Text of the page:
Simulate the way that PHP receives the form

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Let’s say I have this form:

<form action="/user/store" method="POST" enctype="multipart/form-data">
    Name: <input type="text" name="name"><br>
    Male: <input type="radio" name="gender" value="male"><br>
    Female: <input type="radio" name="gender" value="female"><br>
    Photo: <input type="file" name="photo"><br>
    Hobbies: <select name="hobbies[]" multiple>
        <option value="sport">Sport</option>
        <option value="movies">Movies</option>
        <option value="music">Music</option>
        <option value="games">Games</option>
    Accept the terms?<input type="checkbox" name="terms"><br>
    <input type="submit">

If I submit it to a PHP server with my data, this is the result:

array (size=5)
  'name' => string 'John' (length=4)
  'gender' => string 'male' (length=4)
  'hobbies' => 
    array (size=2)
      0 => string 'sport' (length=5)
      1 => string 'music' (length=5)
  'terms' => string 'on' (length=2)
  'photo' => 
      private 'test' => boolean false
      private 'originalName' => string 'test.jpg' (length=8)
      private 'mimeType' => string 'image/jpeg' (length=10)
      private 'size' => int 130677
      private 'error' => int 0

I want to have similar results with JavaScript, so I wrote this function:

//Add event listener for the form submit to the document
$(document).on('submit', 'form', function(e){
    //Prevent form submitting
    var form = $(':input').not(':submit,:button,:image,:radio,:checkbox');
    $.merge(form, $(':checked').not('option'));
    var data = [], input, name;

    form.each(function(i, obj){
        input = {};
        name =;
        if(name.indexOf('[]') < 0) {
            input['name'] = name;
                var files = obj.files;
                input['value'] = files[files.length - 1];
            } else {
                input['value'] = obj.value;
        } else {
            name = name.replace('[]', '');
            if(name in data){
                var tmp = input['value'];
                    input['value'] = $.merge(tmp, obj.files);
                } else if(obj.type === 'select-multiple') {
                    input['value'] = $.merge(tmp, $.map(obj.selectedOptions, function(option, i){
                        return option.value;
                } else {
                    input['value'] = $.merge(tmp, obj.value);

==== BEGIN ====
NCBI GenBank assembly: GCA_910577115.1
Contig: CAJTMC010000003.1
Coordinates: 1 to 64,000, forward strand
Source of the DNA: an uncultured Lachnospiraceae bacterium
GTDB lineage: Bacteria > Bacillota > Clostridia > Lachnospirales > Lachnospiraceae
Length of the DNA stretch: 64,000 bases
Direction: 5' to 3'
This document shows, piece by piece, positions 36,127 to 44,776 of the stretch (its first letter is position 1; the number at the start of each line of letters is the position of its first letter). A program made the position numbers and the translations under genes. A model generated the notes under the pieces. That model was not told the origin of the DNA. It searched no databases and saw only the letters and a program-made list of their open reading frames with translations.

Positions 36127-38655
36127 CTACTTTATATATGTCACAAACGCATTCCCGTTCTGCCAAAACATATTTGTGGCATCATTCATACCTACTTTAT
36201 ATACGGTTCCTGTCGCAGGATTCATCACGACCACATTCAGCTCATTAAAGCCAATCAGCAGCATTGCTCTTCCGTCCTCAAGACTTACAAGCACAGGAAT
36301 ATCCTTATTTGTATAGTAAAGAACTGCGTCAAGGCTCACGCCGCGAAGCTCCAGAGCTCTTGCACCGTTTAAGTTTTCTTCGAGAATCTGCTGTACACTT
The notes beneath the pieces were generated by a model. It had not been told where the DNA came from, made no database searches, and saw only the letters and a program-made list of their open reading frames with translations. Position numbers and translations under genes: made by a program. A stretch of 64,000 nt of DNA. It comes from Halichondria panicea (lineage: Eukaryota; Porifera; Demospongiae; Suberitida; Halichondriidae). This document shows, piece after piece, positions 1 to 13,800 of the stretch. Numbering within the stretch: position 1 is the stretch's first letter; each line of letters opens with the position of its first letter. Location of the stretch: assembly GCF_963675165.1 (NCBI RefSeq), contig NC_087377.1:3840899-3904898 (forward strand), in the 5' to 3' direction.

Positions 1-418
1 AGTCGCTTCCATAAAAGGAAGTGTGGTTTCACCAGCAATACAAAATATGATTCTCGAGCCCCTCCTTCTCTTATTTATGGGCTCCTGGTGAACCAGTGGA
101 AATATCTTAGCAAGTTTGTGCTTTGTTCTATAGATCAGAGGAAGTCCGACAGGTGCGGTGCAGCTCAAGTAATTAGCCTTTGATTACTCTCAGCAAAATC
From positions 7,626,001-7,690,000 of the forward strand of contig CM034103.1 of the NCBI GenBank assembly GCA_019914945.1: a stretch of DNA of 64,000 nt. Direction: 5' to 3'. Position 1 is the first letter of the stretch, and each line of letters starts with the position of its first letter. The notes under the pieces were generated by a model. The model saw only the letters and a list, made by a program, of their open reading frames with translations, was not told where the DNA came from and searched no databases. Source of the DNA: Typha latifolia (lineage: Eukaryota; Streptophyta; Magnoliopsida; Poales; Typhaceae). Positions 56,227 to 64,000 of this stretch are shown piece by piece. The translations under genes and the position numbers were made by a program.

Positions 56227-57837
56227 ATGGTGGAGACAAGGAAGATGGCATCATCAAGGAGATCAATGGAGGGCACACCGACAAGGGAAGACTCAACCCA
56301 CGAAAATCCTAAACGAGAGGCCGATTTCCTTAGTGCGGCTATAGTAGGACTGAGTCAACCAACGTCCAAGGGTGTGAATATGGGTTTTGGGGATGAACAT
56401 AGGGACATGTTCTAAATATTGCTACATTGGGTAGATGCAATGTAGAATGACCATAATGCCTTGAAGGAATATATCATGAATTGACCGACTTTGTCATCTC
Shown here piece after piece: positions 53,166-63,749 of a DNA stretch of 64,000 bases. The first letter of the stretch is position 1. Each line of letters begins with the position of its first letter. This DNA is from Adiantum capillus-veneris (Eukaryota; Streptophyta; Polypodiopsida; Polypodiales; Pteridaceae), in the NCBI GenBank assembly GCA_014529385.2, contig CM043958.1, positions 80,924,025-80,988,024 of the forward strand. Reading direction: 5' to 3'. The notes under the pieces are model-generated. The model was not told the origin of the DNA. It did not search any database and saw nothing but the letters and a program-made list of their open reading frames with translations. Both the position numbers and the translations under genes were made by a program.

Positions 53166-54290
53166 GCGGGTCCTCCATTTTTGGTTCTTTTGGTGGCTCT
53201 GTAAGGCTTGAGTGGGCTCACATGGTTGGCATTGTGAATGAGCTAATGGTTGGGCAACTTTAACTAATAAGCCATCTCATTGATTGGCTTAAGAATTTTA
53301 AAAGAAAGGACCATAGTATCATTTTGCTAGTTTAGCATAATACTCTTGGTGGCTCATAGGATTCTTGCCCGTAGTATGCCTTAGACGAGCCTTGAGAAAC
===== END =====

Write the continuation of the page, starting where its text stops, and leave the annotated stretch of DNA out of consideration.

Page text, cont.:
} else {
                data[name] = {};
                if(obj.type === 'file'){
                    input['value'] = obj.files;
                } else if(obj.type === 'select-multiple') {
                    input['value'] = $.map(obj.selectedOptions, function(option, i){
                        return option.value;
                } else {
                    input['value'] = [];

And this return (JSON format):


Is there any better way to do that? By better code, I mean less code. I don’t mind if it will become slower.


I’m not sure if you still maintain this code but if so, you could consider using a FormData object. I see it has been documented on MDN since 2015 and the link to the specification points to, which has been archived since 2012. I found a post on SO from 2011 that uses it. That way you wouldn’t have to manually query the DOM for inputs (I.e. var form = $(':input').not(':submit,:button,:image,:radio,:checkbox'); $.merge(form, $(':checked').not('option'));)- you could just iterate over a newly created FormData object. You would still need to alter input names to remove the brackets when multiple values are allowed.

You might be able to remove jQuery as a dependency, unless there are specific plugins used on the page. For more information, check out

I see places where bracket notation is used to alter properties of objects, like below:

input['name'] = name;


input['value'] = files[files.length - 1];

However dot notation could be used instead, just as it is used to check the type of the object being iterated over (i.e. if(obj.type==='file'){). It is faster to write and clearer to read1


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